If you haven’t heard about the Export-Import Bank, here’s a quick rundown of the basics:
- Commonly called Ex-Im, the bank was established by executive order of President Franklin D. Roosevelt on February 2, 1934.
- Ex-Im provides loans and loan guarantees to U.S. companies attempting to export and to foreign companies wanting to import U.S. goods.
- If Congress does not reauthorize Ex-Im by the end of September, it will cease providing loans or loan guarantees. It would continue to service current loans.
While budget-neutral in theory and often on paper, this notion is perpetuated only through faulty accounting and misleading statistics. Let’s debunk some of the rumors running wild on Capitol Hill.
90 percent of Ex-Im loans go to small businesses.
Based on the number of loans, almost 90 percent did benefit small businesses in 2013 (according to the bank’s very inclusive definition of “small”). Based on the number of dollars loaned, the large majority of taxpayer-backed financing went to behemoth businesses. In fact, Congress requires 20 percent of the total dollar value of Ex-Im transactions to go to small businesses, but the bank has repeatedly failed to meet that number.
Ex-Im financing is necessary for American businesses to compete in the global market.
In 2013, Ex-Im financed only 1.6 percent of U.S. exports.
Ex-Im is a “self-sustaining agency” that returns profits to the Treasury.
Ex-Im uses faulty accounting procedures rather than fair value accounting to create an illusion of profits. The Congressional Budget Office estimates that Ex-Im costs taxpayers $200 million each year.
If we take a closer look at Ex-Im’s transactions, the bank’s financing becomes even more questionable. In many cases, large corporations benefitting from Ex-Im financing could have received loans from the private sector. In other instances, the Ex-Im-backed ventures were so risky that private lenders would not fund them. In either scenario, U.S. taxpayers should not be responsible for providing low-interest loans that are unnecessary or unlikely to be paid.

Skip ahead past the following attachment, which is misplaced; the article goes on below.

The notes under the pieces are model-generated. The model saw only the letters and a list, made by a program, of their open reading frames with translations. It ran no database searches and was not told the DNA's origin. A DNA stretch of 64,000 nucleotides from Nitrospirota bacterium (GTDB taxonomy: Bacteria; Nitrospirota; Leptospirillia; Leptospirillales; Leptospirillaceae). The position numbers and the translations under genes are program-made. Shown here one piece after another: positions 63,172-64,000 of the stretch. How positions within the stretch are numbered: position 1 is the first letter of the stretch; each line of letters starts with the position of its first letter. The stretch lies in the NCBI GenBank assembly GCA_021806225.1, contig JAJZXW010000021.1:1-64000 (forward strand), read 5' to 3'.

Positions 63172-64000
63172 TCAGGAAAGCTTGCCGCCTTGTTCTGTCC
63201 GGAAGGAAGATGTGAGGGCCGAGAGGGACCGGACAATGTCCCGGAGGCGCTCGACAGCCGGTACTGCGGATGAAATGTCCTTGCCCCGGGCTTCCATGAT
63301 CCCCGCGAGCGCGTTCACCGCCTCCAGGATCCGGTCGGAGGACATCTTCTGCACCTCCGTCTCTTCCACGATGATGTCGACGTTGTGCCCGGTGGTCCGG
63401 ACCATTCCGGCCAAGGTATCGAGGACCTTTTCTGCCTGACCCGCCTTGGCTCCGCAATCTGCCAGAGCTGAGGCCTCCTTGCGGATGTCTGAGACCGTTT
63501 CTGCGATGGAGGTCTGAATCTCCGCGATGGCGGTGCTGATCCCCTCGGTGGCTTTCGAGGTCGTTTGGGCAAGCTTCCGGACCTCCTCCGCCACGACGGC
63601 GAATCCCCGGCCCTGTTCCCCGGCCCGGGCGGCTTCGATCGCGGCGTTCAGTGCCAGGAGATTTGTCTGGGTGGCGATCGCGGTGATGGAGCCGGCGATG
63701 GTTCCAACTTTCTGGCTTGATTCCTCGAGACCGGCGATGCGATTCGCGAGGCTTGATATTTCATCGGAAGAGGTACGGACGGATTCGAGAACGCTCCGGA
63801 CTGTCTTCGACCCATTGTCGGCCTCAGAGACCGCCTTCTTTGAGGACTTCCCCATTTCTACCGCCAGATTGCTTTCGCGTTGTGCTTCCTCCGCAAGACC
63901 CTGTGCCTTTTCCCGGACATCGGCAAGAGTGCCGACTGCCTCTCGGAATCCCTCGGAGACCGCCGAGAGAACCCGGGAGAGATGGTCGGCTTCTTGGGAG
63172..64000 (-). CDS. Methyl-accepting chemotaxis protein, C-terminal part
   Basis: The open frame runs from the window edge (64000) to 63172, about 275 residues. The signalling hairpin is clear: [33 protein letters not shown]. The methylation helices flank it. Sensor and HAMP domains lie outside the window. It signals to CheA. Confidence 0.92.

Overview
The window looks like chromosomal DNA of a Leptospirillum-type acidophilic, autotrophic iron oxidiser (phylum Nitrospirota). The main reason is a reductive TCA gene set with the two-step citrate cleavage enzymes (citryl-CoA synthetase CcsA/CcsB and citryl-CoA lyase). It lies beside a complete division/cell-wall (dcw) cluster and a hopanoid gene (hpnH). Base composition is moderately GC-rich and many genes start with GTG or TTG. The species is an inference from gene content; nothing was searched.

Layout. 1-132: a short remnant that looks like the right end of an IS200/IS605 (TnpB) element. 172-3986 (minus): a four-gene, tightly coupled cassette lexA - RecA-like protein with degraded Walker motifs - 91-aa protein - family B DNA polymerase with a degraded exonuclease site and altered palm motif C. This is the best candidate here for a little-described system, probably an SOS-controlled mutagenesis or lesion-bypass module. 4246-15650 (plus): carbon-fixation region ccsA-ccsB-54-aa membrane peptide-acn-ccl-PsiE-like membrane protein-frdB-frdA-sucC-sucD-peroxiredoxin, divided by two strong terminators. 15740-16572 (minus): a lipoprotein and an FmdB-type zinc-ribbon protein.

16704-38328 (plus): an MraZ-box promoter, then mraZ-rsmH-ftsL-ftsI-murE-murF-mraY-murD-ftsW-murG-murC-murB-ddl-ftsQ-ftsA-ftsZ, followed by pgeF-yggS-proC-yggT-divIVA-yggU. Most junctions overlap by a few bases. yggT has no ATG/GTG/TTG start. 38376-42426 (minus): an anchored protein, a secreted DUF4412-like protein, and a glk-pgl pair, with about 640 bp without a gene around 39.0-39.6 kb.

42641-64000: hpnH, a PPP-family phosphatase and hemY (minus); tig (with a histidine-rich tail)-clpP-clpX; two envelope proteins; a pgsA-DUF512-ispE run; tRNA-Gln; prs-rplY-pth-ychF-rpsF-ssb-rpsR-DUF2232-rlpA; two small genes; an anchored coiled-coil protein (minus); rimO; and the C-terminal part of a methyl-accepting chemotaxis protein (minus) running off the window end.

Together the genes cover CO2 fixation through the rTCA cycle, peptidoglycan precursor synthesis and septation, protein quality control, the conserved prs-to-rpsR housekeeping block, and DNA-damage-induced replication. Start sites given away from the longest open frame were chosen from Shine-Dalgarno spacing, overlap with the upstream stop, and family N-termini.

To demonstrate the true horror of what Ex-Im does with our money, the House Financial Services Committee created a blog series titled “Egregious Ex-Im Bank Deal of the Day.” Each weekday, the staff publishes another awful deal that Ex-Im decided was worthy of taxpayer funding. Remember Solyndra, the failed manufacturer of solar panels? After receiving $535 million from the stimulus package, Ex-Im officials decided the now-bankrupt company could use additional help, in the form of a $10.3 million loan guarantee for a foreign supermarket chain to buy Solyndra’s products. In a recent deal, the Australian Roy Hill Iron Ore project received a $694 million loan from Ex-Im after the private market refused to offer financing. Not only are Americans funding this without their consent to bear the risk, but the project will compete with U.S. mines, jeopardizing domestic jobs. Possibly the most egregious deal yet has been $4.975 billion in direct loans to assist building Sadara Chemical Company, a project of Saudi Aramco, the state-owned oil company of Saudi Arabia. If the Saudi Arabian government needs American exports for its pet project, they can likely finance those purchases without help from U.S. taxpayers.
If that weren’t enough reason to let Ex-Im’s authorization lapse, in addition, the bank’s transactions are fraught with bribery and cronyism. Abengoa International, a Spanish green-energy company, managed to receive about $150 million in total loans from Ex-Im, to no one’s surprise, since former governor of New Mexico Bill Richardson sat on the board for both the company and the bank. Four other Ex-Im officials are currently undergoing investigations of bribery and favoritism. While Ex-Im is financing growth for our foreign competitors, including Russia and Brazil, the U.S. continues to experience economic and employment hardships at home. Rather than risking taxpayers’ dollars for the benefit of other countries, it is time to let the Export-Import Bank expire.